The culture. The undefinable piece of our organization that makes us unique, makes our cogs turns, allowing (forcing?) everyone to share the same values and expectations of action/processes/methodologies/etc.  It is what makes us ‘us’.

Here is what happens most often when a company realizes that they must update their approach for product development to one utilizing an Agile flavor (or any other change of this magnitude.)  The senior management identifies with the advantages that the change will offer, they read white papers on how other companies (including their competitors possibly) are utilizing the new approach to make advances in innovation, efficiencies, cost savings, etc.  They send their team to get the requisite training.  The team gets excited, returns to the company, and begins to operate in a way that they believe will make the improvements offered by the change.  But then something happens, things are not as easy as they had hoped.  The new approach seems to uncover problems they weren’t aware of previously, the new approach seems to cause problems, the new approach is actually slower than the old approach, the new approach seems like more work, the new approach may not be working at all.  The excitement, the momentum for change, the forward motion that the team experienced early on has now slowed, and there is growing sentiment to go back to what they previously were doing.  ”It may not be great, but it kinda worked and we knew how to do it” they might say.  And before the team knows it, the old process has returned, warts and all.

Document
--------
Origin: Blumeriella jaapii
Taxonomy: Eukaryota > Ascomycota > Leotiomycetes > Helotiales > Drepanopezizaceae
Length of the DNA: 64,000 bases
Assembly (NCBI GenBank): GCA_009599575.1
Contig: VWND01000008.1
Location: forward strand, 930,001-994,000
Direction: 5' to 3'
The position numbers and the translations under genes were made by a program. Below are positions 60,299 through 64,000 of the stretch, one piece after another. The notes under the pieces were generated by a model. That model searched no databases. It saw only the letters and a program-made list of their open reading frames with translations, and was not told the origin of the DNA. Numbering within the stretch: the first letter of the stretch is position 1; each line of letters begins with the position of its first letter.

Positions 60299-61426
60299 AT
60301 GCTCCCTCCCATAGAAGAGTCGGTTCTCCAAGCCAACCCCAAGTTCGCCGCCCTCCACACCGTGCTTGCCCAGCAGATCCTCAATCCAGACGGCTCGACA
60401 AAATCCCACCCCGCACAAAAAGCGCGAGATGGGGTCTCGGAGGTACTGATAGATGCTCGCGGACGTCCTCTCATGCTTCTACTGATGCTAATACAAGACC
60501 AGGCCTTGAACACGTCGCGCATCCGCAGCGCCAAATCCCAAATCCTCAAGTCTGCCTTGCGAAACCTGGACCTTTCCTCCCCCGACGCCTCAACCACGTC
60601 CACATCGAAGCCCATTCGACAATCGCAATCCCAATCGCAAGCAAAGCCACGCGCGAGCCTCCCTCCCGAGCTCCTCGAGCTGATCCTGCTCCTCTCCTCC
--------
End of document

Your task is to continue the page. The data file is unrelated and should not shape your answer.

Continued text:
This scenario is a representation of a company culture that is oscillating between two structural tensions pulling in opposite directions.  The companies that follow the above example likely have a culture that favors predictability, stability, metrics, milestones, and plans, thus creating a tension in their organization that keeps them to a plan based approach for development.  In the above example, the change identified might have been introduced with the idea that innovation, responsiveness to change, competitiveness, and an amount of realistic uncertainty will move the company in a positive direction.  Unfortunately, this also creates a structural tension within the organization, but pulling in the opposite direction, thus resulting in structural oscillation.  The worst part of this story is that the company above will likely go through many cycles of the scenario, each subsequent scenario and its inevitable failure undermining the next attempt to change the company in a positive way.